I am a worrier and often jump to the worst conclusions. Like if someone's late, they're either standing me up because they hate me or because they got in a wreck. It's no wonder that during pregnancy I would ask my OB-GYN if babies get cut during a C-section. It sounds like a routine surgery, but my brain makes these leaps.
There is no doubt that C-sections can be a lifesaving procedure for both mother and child, and if I needed one, I'd be hopping on that table with as much movement as my hugely pregnant body would muster. But like any procedure, it's not without its risks. (And neither is vaginal birth, to be fair.) But do those risks involve potential injury to the baby being delivered, such as the baby being accidentally sliced by the doctor's scalpel in the rush to get the baby topside? Board-certified OB-GYN Dr. Candice Fraser of Your Doctors Online, tells Romper, "Unfortunately babies do sometimes get cut during C-sections."
But don't let your bile raise too soon. "Fortunately, most cuts or lacerations are very shallow and will heal on its own without needing treatment or leaving a scar," she adds. C-sections are complex procedures, often done in some haste due to fetal or maternal distress — preeclampsia, nuchal cord, or a drop in the baby's heart rate are all cause for emergency C-sections, noted the American College of Obstetrics and Gynecology (ACOG). Fraser says that incidences like these might require "the obstetrician to deliver the baby in a minute or less, and this is probably the most likely scenario when lacerations occur."
Think of it this way — if your baby was stuck in a hot car, you'd break the glass to get to them. Sure, you'd do everything you can to make sure that minimal injury is caused by the shattering of the window, but you'd still break the window and pull that baby out ASAP.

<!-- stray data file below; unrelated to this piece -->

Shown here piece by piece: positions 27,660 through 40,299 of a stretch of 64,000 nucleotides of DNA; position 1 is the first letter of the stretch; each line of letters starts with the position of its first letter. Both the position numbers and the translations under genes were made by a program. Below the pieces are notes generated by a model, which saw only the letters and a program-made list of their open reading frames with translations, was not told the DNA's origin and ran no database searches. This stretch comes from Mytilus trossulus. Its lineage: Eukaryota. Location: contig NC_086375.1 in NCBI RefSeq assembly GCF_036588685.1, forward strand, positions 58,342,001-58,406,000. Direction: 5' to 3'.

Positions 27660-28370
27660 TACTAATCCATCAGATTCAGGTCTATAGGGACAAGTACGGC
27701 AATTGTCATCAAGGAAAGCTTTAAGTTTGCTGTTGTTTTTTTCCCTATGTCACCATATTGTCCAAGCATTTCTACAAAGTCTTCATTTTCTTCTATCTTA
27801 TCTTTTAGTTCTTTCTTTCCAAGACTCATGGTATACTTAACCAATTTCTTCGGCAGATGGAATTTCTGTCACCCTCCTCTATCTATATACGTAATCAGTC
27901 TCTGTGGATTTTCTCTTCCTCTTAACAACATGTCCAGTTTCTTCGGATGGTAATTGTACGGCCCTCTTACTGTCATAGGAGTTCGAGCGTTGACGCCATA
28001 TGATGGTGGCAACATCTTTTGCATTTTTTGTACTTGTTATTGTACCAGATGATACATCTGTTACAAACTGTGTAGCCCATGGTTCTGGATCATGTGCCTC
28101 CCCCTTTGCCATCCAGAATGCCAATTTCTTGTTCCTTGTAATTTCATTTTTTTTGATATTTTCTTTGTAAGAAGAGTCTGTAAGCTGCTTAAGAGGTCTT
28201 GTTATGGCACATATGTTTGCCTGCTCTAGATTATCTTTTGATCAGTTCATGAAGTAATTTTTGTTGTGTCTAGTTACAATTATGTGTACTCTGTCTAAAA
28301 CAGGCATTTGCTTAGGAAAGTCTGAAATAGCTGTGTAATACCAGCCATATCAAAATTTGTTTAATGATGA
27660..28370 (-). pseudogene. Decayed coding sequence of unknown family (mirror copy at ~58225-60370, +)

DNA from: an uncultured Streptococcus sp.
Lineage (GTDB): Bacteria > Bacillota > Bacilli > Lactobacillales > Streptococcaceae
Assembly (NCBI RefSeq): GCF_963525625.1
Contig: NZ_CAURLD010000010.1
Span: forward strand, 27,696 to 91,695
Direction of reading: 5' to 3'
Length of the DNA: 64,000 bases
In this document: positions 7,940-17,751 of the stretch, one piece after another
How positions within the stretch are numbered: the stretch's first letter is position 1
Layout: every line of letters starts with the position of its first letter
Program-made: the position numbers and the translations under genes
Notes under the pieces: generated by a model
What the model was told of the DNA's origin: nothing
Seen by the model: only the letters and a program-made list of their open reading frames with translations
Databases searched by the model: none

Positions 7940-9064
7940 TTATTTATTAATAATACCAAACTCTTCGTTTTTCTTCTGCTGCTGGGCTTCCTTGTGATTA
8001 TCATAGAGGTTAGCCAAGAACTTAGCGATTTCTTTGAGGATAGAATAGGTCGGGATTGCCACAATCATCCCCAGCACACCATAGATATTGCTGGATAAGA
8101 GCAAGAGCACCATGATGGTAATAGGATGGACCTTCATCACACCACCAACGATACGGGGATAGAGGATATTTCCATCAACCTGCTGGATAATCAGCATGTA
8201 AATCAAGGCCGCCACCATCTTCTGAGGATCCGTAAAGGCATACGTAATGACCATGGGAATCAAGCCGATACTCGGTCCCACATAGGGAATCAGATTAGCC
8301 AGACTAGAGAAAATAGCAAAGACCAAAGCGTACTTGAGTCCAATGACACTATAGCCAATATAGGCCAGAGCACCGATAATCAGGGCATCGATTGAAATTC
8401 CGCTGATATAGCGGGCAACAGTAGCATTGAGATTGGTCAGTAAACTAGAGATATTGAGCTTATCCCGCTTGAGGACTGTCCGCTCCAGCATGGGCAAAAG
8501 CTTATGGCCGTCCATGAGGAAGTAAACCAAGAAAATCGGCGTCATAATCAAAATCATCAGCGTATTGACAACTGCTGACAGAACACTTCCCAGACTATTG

And while Fraser reports that most of these lacerations are minimal, sometimes, they're a bit deeper. "Very rarely, lacerations may be a little deeper and the baby will be referred to a plastic surgeon right after birth to ensure that permanent scarring is minimized," Fraser says. While my son was not born via C-section, he did get a decent laceration on his leg as an infant thanks to a crappy high chair situation, and 11 years later, I often have a hard time spotting the scar, it's so little. Babies are remarkable healers.
Another reason why babies might get nicked during a C-section is that doctors are often working with tough scar tissues, according to Fraser. But don't worry overmuch about this, she says. "In general, data suggests that these lacerations only occur between 1 and 3% of the time and result in no long term consequences for baby." Yes, it's a scary thing to think about, but in the grand scheme of things, it's not a big worry.